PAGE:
Juan Pablo Bonta warns in his 1979 book Archtecture and Its Interpretation "Architects are deluding themselves if they believe that they are addressing submissive audiences, eager to communicate; that their public wants by all means to understand (even to decipher, if necessary) the meaning of architecture as seen by the designer…What people want is to see their own meanings in the environment – with their own systems of values, from their own frames of reference, shaped by the expressive systems that they share with their community but not necessarily with the designer."
Perhaps then, there is something very, very important to learn from the 2002 Pritzker Prize (the Nobel or Pulitzer for architects) winner, Glenn Mercutt. The New York Times author Jim Lewis writes in his 2007 article "It may be easiest to explain who Glenn Murcutt is and what he does by explaining what he isn’t and does not do. To begin with, he doesn’t build outside Australia — never has — and so many of his fiercest fans have never actually seen his work. He has no staff, no draftsmen or model-builders, not even a secretary."
“Think of the building as an instrument that’s picking up all these sounds. So it’s addressing the hydrology, it’s addressing the geomorphology. It’s addressing the typography, the wind patterns, light patterns, altitude, latitude, the environment around you, the sun movements. It’s addressing the summer, the winter and the seasons in between. It’s addressing where the trees are, and where the trees are will tell you about the water table, the soil depth, climatic conditions," Mercutt told Lewis. “Our early survival was entirely related to observation. Listening, seeing, smelling, touching. We learned to read the water [when swimming]; to read the depth of the water, the way our bodies work in water. And air and water work in very similar ways. So to understand this was to understand currents and wind patterns. Then you understand topography, because topography defines the way wind will go.”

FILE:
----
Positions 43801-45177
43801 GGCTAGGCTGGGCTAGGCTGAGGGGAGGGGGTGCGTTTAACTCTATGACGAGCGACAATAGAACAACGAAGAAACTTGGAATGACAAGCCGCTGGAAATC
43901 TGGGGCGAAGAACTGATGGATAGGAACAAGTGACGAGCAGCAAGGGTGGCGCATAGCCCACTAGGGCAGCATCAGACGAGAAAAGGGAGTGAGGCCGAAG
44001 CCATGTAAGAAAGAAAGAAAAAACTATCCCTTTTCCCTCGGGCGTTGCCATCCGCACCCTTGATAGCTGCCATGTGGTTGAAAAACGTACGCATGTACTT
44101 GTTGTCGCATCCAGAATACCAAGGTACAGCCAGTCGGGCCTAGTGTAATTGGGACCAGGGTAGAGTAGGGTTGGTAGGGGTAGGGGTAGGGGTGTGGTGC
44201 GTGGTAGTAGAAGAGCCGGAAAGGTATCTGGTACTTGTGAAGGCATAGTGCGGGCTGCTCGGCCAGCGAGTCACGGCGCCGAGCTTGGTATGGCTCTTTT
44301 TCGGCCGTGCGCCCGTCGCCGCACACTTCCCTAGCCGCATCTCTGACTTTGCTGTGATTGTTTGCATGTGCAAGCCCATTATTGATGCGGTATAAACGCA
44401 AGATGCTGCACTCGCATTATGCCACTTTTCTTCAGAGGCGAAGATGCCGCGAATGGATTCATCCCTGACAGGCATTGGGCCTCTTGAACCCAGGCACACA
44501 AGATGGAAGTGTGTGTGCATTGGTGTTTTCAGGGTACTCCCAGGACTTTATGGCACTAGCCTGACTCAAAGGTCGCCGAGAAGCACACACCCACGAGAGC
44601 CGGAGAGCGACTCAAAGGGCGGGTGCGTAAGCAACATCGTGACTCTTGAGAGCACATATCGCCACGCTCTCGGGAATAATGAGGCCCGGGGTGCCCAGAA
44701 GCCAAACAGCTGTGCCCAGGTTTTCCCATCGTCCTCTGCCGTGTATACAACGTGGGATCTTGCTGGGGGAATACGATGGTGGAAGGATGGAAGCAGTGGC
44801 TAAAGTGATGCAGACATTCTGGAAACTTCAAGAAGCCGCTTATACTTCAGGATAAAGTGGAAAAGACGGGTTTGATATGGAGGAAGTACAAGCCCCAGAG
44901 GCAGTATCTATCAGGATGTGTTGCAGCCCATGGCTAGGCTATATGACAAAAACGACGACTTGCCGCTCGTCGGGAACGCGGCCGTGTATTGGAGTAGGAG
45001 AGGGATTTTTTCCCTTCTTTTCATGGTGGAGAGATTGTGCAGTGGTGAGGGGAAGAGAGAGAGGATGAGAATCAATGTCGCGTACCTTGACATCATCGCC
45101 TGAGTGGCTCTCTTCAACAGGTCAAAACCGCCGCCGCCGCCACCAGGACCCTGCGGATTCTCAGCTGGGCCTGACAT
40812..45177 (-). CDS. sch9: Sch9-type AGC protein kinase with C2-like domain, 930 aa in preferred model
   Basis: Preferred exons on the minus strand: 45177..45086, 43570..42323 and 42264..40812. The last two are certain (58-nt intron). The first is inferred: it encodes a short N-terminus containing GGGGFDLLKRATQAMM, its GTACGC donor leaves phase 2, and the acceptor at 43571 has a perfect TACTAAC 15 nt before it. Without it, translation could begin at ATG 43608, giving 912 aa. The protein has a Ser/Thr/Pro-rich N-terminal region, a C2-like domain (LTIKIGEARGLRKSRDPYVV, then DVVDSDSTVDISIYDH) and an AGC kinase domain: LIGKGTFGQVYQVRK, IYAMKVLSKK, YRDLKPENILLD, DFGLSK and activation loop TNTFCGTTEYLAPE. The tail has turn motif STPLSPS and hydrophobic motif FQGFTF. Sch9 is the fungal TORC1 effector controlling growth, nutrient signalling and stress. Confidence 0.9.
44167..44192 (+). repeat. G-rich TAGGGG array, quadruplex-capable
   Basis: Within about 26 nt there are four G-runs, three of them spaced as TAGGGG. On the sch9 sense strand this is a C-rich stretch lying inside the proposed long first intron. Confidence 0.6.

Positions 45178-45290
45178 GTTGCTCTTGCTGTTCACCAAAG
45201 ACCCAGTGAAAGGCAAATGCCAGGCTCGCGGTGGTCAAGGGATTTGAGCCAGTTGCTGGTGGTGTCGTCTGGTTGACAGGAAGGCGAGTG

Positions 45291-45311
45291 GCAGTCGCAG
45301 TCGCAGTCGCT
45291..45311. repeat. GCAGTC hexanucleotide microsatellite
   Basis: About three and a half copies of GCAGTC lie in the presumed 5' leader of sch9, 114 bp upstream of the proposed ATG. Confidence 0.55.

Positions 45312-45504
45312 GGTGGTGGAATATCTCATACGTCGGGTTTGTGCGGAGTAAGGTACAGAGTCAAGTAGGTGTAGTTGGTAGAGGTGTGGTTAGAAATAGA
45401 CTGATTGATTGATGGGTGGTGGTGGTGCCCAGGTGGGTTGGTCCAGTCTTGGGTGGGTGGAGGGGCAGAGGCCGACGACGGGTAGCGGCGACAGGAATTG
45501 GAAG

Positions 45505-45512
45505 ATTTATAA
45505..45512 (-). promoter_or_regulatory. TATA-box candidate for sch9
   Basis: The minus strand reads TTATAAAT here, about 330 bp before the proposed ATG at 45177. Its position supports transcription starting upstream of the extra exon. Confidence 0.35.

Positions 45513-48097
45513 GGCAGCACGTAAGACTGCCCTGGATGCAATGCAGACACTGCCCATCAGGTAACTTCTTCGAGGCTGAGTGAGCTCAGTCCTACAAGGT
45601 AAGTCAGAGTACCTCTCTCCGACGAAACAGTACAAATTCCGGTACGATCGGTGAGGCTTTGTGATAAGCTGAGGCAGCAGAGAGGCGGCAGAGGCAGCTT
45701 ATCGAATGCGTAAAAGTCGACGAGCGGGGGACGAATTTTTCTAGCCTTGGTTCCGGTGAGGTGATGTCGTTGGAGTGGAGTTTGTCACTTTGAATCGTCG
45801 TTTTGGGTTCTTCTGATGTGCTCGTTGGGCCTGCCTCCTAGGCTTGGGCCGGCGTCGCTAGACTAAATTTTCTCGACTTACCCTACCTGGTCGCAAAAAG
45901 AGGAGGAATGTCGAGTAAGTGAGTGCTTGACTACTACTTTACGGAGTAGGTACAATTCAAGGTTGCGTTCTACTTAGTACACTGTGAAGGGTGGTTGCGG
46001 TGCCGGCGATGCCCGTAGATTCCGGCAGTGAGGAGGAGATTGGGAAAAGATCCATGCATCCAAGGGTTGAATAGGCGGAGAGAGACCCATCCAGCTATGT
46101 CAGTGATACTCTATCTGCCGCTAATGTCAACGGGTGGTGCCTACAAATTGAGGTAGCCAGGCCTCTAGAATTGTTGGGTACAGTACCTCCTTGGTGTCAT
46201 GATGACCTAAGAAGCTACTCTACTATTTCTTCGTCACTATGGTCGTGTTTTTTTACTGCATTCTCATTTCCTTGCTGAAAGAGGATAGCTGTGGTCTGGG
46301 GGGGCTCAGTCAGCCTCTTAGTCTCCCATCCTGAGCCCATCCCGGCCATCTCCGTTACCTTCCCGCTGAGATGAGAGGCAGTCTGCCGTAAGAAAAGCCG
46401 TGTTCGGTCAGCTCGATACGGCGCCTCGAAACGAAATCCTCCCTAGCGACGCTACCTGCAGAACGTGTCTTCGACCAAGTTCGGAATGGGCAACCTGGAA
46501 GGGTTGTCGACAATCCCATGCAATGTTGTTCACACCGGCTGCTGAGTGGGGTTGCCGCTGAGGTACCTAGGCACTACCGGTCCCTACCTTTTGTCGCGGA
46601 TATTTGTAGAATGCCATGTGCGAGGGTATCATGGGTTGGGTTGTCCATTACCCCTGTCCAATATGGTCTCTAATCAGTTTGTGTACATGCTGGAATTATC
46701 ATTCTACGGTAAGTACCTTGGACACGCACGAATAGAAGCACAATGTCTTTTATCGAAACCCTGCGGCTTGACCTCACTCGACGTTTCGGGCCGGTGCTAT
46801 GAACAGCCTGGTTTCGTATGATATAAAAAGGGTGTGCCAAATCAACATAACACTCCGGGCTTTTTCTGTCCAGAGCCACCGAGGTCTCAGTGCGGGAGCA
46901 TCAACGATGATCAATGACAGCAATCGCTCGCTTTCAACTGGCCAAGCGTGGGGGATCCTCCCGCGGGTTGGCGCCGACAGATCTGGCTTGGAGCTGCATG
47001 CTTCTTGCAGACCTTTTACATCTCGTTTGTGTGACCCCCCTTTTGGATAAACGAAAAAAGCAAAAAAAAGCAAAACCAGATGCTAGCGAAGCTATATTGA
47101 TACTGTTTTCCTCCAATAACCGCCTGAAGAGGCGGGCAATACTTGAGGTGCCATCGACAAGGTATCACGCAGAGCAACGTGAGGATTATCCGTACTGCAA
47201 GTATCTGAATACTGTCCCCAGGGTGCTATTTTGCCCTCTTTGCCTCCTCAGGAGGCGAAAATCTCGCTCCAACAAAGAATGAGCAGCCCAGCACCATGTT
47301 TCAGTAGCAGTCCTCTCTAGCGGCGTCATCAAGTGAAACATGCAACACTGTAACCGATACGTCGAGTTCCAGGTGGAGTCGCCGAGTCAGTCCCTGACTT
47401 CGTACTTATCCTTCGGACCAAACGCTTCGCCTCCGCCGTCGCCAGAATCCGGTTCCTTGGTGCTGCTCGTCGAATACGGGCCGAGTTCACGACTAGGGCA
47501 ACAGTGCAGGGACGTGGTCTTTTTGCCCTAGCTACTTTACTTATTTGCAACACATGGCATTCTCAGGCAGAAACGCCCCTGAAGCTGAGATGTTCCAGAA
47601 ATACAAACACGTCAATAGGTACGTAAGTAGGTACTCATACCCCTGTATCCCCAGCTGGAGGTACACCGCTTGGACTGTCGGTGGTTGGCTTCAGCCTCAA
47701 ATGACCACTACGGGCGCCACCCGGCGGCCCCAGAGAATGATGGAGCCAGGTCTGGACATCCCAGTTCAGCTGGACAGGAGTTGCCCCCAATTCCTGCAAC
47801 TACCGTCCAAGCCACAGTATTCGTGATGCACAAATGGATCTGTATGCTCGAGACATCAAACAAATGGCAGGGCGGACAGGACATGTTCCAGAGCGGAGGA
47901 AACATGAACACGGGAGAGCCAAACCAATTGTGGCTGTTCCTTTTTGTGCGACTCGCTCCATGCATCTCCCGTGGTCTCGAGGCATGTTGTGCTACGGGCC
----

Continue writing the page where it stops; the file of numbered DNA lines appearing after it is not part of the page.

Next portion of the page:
This is why Mercutt has turned down numerous offers for projects outside Australia, urban projects, big, flashy office compexes and skyscapers. In his 70's, he claims to only just started to understand the rural outback where he practices, and couldn't dream of trying to design elsewhere.
This semester I have met architects from firms which have thousands of employees and hundreds of offices. They boast opportunities to travel, in the US and internationally, which I would dearly love. Yet, Bonta's warning rings in my ears. The sollution I see is the path of Glenn Mercutt - as he quotes Thoreau: “Since most of us spend our lives doing ordinary tasks, the most important thing is to carry them out extraordinarily well.” Coming to know my client so as to intimately understand those meanings, values, and references they desire to see in their environment. And, more importantly, discovering a client with whom I share those values. That is a driving force behind my exploration of a "Dharmic Architecutre."
Mercutt: "Any work of architecture that has been designed, any work of architecture that has the potential to exist, or that exists, was discovered. It wasn’t created. Our role” — and the “our” seemed to refer to everyone on the planet — “is to be the discoverer, not the creator.”